Tobold's Blog
Wednesday, December 03, 2008
 
Tanking and healing ain't trivial

I dinged 78 yesterday with my priest in Gun'drak, while on the last quest of the Zul'drak zone. I was in my second pickup group at that point. The first group had a rogue and three plate-wearers: An arms warrior, and two Death Knights, blood and unholy. All of which thought they were tanking. So at the first boss the 4 melee guys all kept slashing at the boss, nobody took care of the adds he summoned, and I died lonely in the back. We still won, because dead holy priests still keep healing in angel form, but it still left me with the impression that none of the three "tanks" really knew what tanking was about. But then that group fell apart, and I had to look for another group to get my quest finished. It just happened that there was a group of 4 desperately looking for a healer. And it turned out that besides a warlock, the other 3 in the group were all healer classes: A druid, a shaman, and another priest. Oh great, first I get a group with three tanks that can't tank, then I get a group with three healers that can't heal. Fortunately the druid was okay as feral tank, the shaman, shadow priest, and warlock were good damage dealers, and with me healing we finished the dungeon with ease.

Nevertheless I couldn't help but wonder what all of these guys were planning to do at level 80. I hear that among the heroic dungeons there are some quite tough nuts. If the players who leveled to 80 with a dps spec stay dps, we'll probably have shortages in tanks and healers. But if the dps warriors, death knights, and paladins switch to tank spec, and the feral druids, enhancement shamans, shadow priests, and some other paladins switch to healing spec, I'm worried about the quality of their performance. If they think that a simple respec and switch of gear will turn them from a dps character into a tank or healer, they are sadly mistaken. Just having the right stats and the spells and abilities isn't enough. You need to *know* how to play a tank or healer to be any good in that role.

That is why personally I level my priest in holy spec, and will level my warrior in protection spec. I'm sure that slows me down somewhat whenever I'm soloing. But in every group I join on my way to 80 I not only do a much better job tanking or healing than somebody with the wrong spec and gear; I also get constant training on how to use my tanking and healing abilities to maximum effectiveness. Both roles take a lot of skill, and constant judgement calls, unless there is just one simple tank'n'spank boss. If you fight several mobs, keeping all the aggro on the tank isn't trivial, and keeping everybody alive when several people are getting hit at once isn't trivial either. Someone who is only familiar with the damage dealing capabilities of his class won't be able to do a good job of tanking or healing on his first try. And even if someone already did some tanking or healing at level 70, there are quite a number of abilities that have changed, and getting rusty on your skills while leveling as dps isn't a good idea.
Comments:
Solo as prot or holy doesn't really teach anyone how to tank or heal. Sure they might have the skills on their hotbar, but they won't figure out their proper use until they're in a questing group (rare) or a five-man (too late).

I suspect those plate wearers knew how to play properly. They were probably just being lazy and zerging to get thru it quickly and/or trying to beat each other in damage. Everyone is in a mad rush to get to the real game... Which starts @ 80.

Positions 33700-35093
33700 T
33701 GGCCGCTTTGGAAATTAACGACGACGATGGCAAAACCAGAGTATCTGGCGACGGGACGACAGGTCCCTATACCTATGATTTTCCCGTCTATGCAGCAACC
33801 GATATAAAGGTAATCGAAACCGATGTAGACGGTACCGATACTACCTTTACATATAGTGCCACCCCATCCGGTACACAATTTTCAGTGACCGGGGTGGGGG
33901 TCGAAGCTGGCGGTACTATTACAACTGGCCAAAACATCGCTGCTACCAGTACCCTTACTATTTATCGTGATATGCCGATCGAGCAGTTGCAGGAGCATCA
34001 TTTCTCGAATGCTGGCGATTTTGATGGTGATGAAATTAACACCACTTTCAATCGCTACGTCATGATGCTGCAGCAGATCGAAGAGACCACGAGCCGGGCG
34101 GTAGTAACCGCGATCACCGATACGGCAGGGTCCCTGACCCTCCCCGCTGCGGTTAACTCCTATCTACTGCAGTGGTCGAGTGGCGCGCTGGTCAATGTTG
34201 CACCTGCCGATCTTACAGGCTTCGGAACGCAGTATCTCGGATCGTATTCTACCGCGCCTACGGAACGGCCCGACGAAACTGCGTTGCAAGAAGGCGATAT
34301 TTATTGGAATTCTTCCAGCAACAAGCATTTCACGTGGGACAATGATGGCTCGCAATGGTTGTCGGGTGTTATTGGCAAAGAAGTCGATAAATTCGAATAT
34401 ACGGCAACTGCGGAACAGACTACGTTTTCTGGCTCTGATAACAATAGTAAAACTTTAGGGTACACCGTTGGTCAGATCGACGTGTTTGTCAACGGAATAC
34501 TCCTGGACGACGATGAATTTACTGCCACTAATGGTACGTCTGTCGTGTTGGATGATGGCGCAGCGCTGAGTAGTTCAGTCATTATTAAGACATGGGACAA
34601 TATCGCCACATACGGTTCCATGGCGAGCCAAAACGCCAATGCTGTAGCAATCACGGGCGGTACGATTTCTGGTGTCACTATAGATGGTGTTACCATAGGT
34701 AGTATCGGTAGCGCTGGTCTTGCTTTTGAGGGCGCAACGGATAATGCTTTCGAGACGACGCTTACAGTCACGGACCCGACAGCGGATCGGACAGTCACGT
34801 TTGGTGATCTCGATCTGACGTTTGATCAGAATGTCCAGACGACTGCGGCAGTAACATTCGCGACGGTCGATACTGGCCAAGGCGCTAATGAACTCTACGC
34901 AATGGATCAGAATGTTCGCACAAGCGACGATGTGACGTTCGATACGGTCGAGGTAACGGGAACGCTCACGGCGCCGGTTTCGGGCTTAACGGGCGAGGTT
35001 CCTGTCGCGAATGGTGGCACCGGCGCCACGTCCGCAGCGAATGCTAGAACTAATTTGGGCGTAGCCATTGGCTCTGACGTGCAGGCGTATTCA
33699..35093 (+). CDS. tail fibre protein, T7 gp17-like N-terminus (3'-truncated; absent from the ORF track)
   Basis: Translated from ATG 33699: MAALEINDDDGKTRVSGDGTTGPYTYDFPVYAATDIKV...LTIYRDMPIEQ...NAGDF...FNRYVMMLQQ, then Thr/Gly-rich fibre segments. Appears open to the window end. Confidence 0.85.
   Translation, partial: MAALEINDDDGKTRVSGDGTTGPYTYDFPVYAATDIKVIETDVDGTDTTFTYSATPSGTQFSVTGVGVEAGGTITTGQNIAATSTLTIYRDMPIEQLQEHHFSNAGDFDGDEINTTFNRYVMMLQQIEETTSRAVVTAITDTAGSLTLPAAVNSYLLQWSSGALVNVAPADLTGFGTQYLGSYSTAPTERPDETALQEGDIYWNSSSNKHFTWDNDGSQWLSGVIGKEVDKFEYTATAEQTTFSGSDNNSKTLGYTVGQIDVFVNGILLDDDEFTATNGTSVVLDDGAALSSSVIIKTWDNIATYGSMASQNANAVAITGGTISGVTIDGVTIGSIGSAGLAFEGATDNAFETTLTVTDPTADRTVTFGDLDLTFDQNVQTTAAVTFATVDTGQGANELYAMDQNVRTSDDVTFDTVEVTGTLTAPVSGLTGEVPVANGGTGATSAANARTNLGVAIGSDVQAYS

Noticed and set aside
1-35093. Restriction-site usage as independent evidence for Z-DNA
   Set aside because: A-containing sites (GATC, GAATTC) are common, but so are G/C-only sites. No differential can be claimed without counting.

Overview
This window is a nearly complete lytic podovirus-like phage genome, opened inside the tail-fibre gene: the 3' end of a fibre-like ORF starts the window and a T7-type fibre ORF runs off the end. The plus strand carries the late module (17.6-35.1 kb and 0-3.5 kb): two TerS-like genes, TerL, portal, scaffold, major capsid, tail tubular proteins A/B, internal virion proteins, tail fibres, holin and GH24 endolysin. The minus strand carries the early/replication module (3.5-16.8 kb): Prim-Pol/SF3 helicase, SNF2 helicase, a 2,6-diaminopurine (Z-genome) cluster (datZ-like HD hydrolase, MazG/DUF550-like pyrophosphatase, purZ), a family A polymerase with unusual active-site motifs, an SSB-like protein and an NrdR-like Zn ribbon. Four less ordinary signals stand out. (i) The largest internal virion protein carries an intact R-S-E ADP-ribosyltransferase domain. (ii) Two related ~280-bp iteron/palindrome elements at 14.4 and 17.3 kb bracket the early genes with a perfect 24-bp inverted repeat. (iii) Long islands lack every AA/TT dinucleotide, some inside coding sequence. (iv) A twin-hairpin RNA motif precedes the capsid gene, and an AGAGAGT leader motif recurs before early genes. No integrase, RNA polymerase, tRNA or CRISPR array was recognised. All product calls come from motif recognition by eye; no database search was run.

I've had similar experiences to Tobold. While levelling my resto shaman through outland (I'd saved him in the mistaken belief that there would be lots of tanks), most of the groups I've been in have had 2-3 DKs. None of them could tank for toffee and we wiped repeatedly on content as the aggro fell to me continuously, even in the one instance where I had come along to make up the numbers and was only doing DPS (which as a resto shaman isn't immense). Yet the same instances, with a much lower level prot paladin who actually knew her job were completed with ease.

There really is a big difference between a class being able to tank and players being able to.
 
Well, people are still learning how to play Death Knights. As far as healing goes, if you've been healing at 70, how long will it really take to learn how to do it at 80? Although I do think it's a good idea for people who haven't played a role before to practice it in levelling instances.

Protection for warriors is actually a good levelling spec (I found) so you don't really lose much by levelling as prot plus you get the chance to practice tanking - I mean you can tank in any spec but it's easier if specced for it.
 
I agree that practise makes perfect when it comes to tanking and healing, but I think practise from an off-spec-situation can also be very valuable. I have been lvling my paladin as retribution from 70 to 80, but I've tried both healing, tanking and dps in an instance. It can be tricky sometimes to heal and tank without all your tools to do the job, but succeeding requires at least the same situational awareness and making lots of the same judgement calls. It also means that sometimes a dps'er die because I need to focus solely on healing the tank. If I had the new 51 point talent it would not happen (not as easily at any rate). But both using all abilities and making that kind of judgement calls are good practise. So, I think as long as you do actually heal in some of your instances - and if you're the right lvl range and have a decent set of gear, it is very possible to do so - you will be fine at 80. It's mentality as much as anything else you're getting familiar with.
 
I feel your pain. If my resto druid hears "lol we jus DPS" in response to an enquiry about which DK is the tank, just one more time, I think my response is going to be "lol well I no heal your group, then. Goodbye."